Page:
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My friend and mentor, John Moran, was in my neck of the Florida woods recently and we had some great shooting days.
First stop was to be a stretch of the Florida trail off Wakulla Beach Road, but I ended up driving past the trail to the coast to see the 'big sky' and marsh in the nice morning light. The beach was crawling with fiddler crabs... way more than usual. So we spent a few hours photographing them. One particularly patient fellow was conscripted to be our model for some creative lighting shots. He clung to an oyster-covered rock, while we flashed flashes and zoomed in. John is determined to make me a better flash-user (I'm quite the novice)... this session really fired me up to learn more.
We got to the trail head in time for a quick late lunch, where we also fed the myriad mosquitoes with our blood. Tropical storm Fay left flood waters and the worst mosquito outbreak in years as her legacy. A little DEET helped. We biked the first mile. Then hiked the rest of the way to Shepard Spring. The trail was muddy and often had standing water. A finger of marsh across the trail stopped us for another couple hours while we photographed the swamp mallow flowers, and sundry bugs and frogs of the wetland. By the time we were passing through the Cathedral of Palms, we were exhausted and thirsty, so upon arrival at the spring, all we could do was peel off the sweat and DEET-soaked clothes and take a rejuvenating dip.
Sunset was approaching as we arrived back at the car, so what else could we do but zip down to the big-sky-beach again. We witnessed the beautiful light over the Gulf and marsh, made a few more images, and headed for home and a late dinner.
Very early the next morning, I took John to my old home on Lake Bradford (Leon County). For over 20 years I explored by canoe and kayak the chain of lakes that drains into the big lake, watching it cycle through fall and spring... floods and droughts. I had my favorite secret ponds in the middle of the cypress swamps and hold dear many memories of adventures with my children growing up there.
As we paddled back into the Apalachicola National Forest lands, I was initially disappointed to find an overgrowth of dog fennel choking the formerly beautiful cypress passages. But soon we passed into the clear swamps and ponds of tannic water and majestic cypress trees. Fay had refilled this system to perfect levels for access by canoe and kayak. The trees stood as sentries, reflecting their buttressed trunks across the dark waters. We found a patch of lilypads and one water lily in one little clearing. Nearby, John found a garden spider - a plain name for a jewel of an insect- strung between two not-so-close cypress. We marvelled at the making of such a web and John gave me more lessons on off-camera flash and composition. Another magnificent day.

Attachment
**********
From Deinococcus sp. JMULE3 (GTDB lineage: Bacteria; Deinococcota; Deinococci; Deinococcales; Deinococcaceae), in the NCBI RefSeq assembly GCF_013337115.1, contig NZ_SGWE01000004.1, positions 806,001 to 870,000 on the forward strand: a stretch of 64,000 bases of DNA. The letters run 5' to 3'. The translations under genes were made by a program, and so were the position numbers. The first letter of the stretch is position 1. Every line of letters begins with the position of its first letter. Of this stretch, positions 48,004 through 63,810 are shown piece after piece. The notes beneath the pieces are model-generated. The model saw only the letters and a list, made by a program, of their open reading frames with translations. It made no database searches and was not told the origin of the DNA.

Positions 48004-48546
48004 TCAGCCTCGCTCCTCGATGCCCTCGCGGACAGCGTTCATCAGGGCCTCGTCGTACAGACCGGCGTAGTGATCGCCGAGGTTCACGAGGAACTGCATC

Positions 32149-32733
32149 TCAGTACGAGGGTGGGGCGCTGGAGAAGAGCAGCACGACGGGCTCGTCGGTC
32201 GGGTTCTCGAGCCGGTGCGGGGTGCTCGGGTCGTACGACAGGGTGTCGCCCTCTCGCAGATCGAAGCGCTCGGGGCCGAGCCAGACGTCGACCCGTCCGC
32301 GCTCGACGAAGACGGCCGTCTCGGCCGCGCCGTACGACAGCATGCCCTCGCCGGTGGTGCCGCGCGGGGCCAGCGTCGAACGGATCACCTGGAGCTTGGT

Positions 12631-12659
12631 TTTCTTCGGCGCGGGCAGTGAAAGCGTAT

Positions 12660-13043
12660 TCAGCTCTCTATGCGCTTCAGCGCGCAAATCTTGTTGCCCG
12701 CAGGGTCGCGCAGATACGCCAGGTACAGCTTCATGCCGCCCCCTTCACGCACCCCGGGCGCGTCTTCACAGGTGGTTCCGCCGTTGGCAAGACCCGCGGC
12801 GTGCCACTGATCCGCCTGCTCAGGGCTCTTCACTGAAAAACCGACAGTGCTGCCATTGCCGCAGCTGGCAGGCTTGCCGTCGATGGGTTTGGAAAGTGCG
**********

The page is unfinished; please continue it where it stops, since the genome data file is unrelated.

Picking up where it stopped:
As we parted ways that afternoon, my head buzzed with excitement from our adventures (or was it the drone of mosquitoes?). Hope you can get a feel for these wilds of North Florida from my photos. And thanks for coming along via my blog! dm
Wednesday, September 03, 2008
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Irwin came up with the idea: paddle down the Wacissa River from a popular launch site at Goose Pasture... but this is the put-in for the Slave Canal paddling trail?!
After the Slave Canal branches off to the right, the Wacissa-River-proper divides multiple times and fades into 'the braided swamp'. Stories of paddlers who MISSED the turn into the Slave Canal -- getting stuck, finding their way back to Goose Pasture after dark, losing their way, needing rescue -- swirled vaguely in my memory, as I said "yes, I'd love to go."
As we paddled down the open Wacissa, marveling at the giant cypress, wild rice, and wildflowers, Sue asked why this wasn't a regular paddling trail.
Swallow-tailed kites circled over us at our lunch stop as the clear cool water beckoned us to swim. We saw a nest of freshly hatched alligators (where's mom?).
There WAS a stretch of 'braided swamp' where the walls closed in. I put my camera away as we felt our way along, tried several dead ends, and crossed a few downed trees, but it was not so challenging or mysterious as I'd imagined.
What I hadn't imagined was the reward at the end of the swamp: the confluence of the Wacissa and Aucilla Rivers. The clear waters of the Wacissa poured down over huge boulders into the dark tannic waters of the Aucilla. Tall palms stood on the banks over pools and mini-waterfalls.
We hung out there for a long time and soaked it up. Then we paddled upstream along the half mile stretch of the Aucilla to the landing where Irwin's truck awaited.
Rain was lightly falling by then and the limerock bank glistened against the tea-colored water. I made one last river photo and promised I'd be back.